A US District Court judge based out of Charleston has struck down the state’s ban on same-sex marriage in a ruling issued Wednesday morning.
Judge Richard Gergel struck down the ban, but he issued a stay on the ruling until Nov. 20 at noon. That means ban will not be officially ended until that date.
“The Court hereby declares that [the S.C. constitutional amendment to ban same-sex marriage], to the extent they seek to prohibit the marriage of same sex couples who otherwise meet all other legal requirements for marriage in South Carolina, unconstitutionally infringe on the rights of plaintiffs under the Due Process Clause and Equal Protection Clause of the Fourth Amendment of the United States Constitution and are invalid as a matter of law,” the ruling states.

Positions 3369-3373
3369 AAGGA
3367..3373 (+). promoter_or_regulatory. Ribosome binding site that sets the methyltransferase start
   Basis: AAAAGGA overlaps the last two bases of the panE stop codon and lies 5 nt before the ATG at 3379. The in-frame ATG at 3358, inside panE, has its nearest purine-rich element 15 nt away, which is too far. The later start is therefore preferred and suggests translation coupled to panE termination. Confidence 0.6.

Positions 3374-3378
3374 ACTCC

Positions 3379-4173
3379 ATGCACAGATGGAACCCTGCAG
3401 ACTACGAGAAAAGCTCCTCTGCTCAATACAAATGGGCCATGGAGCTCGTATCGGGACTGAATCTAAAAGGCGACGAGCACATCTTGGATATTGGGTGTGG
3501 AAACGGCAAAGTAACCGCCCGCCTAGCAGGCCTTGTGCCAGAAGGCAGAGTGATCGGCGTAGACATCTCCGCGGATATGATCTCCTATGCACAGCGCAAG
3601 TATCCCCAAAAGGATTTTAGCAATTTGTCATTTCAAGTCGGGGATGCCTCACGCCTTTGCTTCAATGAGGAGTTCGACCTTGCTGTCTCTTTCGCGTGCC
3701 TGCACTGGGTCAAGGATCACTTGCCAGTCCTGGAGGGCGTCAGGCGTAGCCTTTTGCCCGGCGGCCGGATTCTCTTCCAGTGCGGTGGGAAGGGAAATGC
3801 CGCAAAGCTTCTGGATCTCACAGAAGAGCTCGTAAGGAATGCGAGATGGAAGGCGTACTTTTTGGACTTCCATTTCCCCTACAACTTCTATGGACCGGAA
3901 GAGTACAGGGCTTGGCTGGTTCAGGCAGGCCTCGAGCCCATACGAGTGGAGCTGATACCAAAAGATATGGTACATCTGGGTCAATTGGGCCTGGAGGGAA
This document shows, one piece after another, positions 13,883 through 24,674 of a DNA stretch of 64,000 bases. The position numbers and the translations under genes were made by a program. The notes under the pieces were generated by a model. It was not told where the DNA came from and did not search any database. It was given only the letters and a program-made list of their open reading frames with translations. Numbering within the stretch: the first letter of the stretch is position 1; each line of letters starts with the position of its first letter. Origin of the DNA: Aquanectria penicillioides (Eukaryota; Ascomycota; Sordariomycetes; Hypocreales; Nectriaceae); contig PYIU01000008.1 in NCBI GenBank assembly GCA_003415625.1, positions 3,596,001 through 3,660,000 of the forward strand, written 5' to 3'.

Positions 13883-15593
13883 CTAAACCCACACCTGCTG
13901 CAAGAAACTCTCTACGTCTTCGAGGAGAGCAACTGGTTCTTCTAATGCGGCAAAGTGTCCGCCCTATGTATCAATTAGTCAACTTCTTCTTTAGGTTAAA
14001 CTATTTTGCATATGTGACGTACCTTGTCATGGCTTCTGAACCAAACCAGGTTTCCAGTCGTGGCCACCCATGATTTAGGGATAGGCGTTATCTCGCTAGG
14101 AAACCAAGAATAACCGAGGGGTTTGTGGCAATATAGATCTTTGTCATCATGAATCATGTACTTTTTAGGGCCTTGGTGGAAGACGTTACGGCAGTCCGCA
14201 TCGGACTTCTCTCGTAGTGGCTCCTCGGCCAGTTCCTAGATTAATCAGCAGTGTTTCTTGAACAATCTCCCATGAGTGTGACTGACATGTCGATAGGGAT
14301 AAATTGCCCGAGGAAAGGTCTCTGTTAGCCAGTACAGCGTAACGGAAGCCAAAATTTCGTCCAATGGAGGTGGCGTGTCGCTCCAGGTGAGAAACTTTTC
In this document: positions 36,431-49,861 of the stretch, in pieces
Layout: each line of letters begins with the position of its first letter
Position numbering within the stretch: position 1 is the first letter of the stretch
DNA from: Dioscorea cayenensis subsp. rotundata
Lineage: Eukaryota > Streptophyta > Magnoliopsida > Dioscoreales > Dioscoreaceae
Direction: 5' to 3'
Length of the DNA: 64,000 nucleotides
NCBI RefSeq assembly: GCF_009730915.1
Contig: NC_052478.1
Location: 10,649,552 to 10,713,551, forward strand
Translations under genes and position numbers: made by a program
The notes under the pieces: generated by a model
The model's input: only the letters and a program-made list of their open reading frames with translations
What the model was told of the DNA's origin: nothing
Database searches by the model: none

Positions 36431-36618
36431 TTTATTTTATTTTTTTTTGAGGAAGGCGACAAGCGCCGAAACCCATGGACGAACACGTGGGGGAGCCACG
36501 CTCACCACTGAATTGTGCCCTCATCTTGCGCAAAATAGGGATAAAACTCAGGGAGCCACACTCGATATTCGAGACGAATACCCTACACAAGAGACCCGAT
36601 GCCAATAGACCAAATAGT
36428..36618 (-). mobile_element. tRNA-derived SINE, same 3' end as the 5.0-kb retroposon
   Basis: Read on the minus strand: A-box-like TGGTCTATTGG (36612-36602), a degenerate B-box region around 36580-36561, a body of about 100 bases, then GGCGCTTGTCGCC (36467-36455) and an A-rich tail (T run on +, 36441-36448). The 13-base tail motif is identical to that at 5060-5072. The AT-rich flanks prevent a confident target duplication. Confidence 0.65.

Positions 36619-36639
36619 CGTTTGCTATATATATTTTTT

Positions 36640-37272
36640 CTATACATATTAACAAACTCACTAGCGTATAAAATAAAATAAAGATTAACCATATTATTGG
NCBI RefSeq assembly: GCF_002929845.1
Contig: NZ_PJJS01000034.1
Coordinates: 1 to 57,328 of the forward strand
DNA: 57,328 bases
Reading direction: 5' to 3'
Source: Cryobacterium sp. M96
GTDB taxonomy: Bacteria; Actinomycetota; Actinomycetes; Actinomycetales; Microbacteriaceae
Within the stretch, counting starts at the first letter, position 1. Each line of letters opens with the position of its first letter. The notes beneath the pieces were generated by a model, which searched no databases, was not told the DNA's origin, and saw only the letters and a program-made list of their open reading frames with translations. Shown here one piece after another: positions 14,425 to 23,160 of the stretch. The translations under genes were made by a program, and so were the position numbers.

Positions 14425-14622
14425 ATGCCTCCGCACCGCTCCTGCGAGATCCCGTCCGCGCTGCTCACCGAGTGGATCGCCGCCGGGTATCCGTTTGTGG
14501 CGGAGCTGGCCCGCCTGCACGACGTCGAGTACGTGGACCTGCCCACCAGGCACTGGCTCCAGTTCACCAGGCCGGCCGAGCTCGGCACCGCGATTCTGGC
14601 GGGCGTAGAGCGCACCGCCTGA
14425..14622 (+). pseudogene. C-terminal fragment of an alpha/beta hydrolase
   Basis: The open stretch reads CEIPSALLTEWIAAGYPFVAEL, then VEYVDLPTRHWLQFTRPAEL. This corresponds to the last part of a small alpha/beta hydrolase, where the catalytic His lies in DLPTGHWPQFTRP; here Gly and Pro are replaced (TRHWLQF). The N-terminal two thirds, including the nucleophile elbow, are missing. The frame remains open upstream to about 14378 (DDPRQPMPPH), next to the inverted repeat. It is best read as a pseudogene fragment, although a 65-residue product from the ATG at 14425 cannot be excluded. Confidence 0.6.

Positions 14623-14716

The ruling effectively overturns the ban that was overwhelmingly accepted by South Carolina voters in 2006 when it was put forth on the ballot.
The ruling is based on an injunction filed by Charleston County Councilwoman Colleen Condon and her partner, Nichols Bleckley, who attempted to apply for a marriage license in Charleston County following the US Supreme Court’s decision to not hear an appeal by the Fourth Circuit Court of Appeals, which governs South Carolina.
Attorney General Alan Wilson’s office is reviewing the order, according to a spokesman. The one-week stay granted by Gergel allows them time to appeal.